Thinking for a Change: Expanding and Collaborating on a Cognitive Behavioral Program for Probation

Thinking for a Change: Expanding and Collaborating on a Cognitive Behavioral Program for Probation
Duration: 60 Minutes
Module 1 Resources
Recorded on: 2019-09-17
Unit 1 Slide Deck: Expanding and Collaborating on a Cognitive Behavioral Program for Probation
Unit 2 Recording: Expanding and Collaborating on a Cognitive Behavioral Program for Probation

Learn how Maricopa County Adult Probation Department (MCAPD) successfully expanded its implementation of  Thinking for a Change (a cognitive behavioral intervention program with the NIC) through collaboration with external treatment providers who utilized Medicaid to pay for services.  This webinar will focus on how they were able to implement evidence-based practices with fidelity, integrity, and continued quality improvement.

The webinar will cover:

  • implementation challenges and the strategies used to overcome them
  • key challenges include getting stakeholder buy-in across all participating agencies
  • generating probation officer referrals
  • and sustaining BJA Smart Supervision grant funding.

This program was a Finalist in cFive Solution’s #Catalyst4Change Award in 2018. #Catalyst4Change is cFive’s corporate initiative created to give back to the industry by creating a platform to recognize dynamic individuals in community supervision, share insight on what works, and build awareness and support in the community and beyond.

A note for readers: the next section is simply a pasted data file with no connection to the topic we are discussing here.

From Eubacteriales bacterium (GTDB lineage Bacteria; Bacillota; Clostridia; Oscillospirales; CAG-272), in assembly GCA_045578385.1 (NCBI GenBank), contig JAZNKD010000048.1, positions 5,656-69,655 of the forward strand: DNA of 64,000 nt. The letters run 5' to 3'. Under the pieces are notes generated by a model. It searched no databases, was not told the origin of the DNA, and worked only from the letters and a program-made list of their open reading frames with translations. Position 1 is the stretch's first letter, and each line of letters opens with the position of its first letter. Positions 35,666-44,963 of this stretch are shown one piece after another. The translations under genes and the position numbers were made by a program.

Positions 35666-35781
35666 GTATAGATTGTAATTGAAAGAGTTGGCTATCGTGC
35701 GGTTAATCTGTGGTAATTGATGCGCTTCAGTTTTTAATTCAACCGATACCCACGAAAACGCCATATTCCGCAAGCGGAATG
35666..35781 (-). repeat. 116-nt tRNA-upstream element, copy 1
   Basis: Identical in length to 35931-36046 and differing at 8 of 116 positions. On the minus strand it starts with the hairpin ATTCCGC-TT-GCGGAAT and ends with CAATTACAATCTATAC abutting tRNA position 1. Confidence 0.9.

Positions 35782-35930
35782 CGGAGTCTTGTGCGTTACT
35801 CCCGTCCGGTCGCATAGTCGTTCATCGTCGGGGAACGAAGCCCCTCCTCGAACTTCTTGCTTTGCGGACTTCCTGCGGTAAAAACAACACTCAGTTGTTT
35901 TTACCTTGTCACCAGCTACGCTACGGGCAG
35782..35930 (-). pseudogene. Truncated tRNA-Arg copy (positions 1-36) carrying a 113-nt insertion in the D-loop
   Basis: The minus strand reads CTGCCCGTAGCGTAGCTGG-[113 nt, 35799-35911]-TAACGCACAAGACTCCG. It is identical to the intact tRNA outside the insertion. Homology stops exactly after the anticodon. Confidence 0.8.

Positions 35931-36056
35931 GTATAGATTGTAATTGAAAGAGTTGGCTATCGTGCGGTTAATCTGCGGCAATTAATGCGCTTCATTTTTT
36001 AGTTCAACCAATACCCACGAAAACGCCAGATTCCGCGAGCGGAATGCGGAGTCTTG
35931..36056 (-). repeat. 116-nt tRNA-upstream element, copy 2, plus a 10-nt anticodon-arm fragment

Audience Comments:

  • “Definitely found out that T4C can be done via online. That is awesome, I think that would be a great opportunity for people to sit in their own homes with their electronic devices and participate in this program. Due to a lot of people not having private insurance, interesting that they have a 3rd party biller for the cost.” — Anita
  • “It was interesting to hear the process it took the implement this program and then to hear the positive results that they have seen. Always interested in more webinars on mental health.” — Cassie
  • “Thank you for the information-great to hear how things are going with others.” — Dolores
  • “Loved the handouts that were provided.” — Kristy
  • “This component provided a different perspective in interacting with my probation population. Thank You.” — Karimm
  • “That referring, entering and completing T4C decreased incarceration rates compared to a comparison group. This gives me confidence in the effectiveness of the intervention.” — Lynne
  • “I enjoyed Thinking for a Change and it is great that our agency is moving more towards cognitive behavior programs as we deal with our people under supervision. Looking forward to more trainings in this area.” — Stacey



Additional Resources
1 month ago
After the Webinar: Thinking for a Change Case Study. Q&A with Arlyn Harris
Webinar presenter Arlyn Harris answered a number of your questions after her presentation, Thinking […]
7 months ago
Community Supervision and Behavior Change: Techniques that Work
Behavior modification and recidivism reduction are the goals of corrections and probation – to ens […]
8 months ago
Cultural Awareness for Probation Officers and Justice Professionals
Justice professionals are typically exposed to people from different walks of life. As such, it is i […]
1 year ago
Effective Use of Teams in Probation & Parole
Teamwork is the glue that keeps a group of people together. It has been emphasized time and again si […]
1 year ago
Advanced Supervision Strategies (ASSET Management, Humans, Not $$)
Probation’s major objective is to get the clients in line, rehabilitate them towards becoming well […]
2 years ago
Stop It! Words that Probation Officers Should Practice Not Just Preach
Community supervision is an essential and critical component of probation.  It is more than just ha […]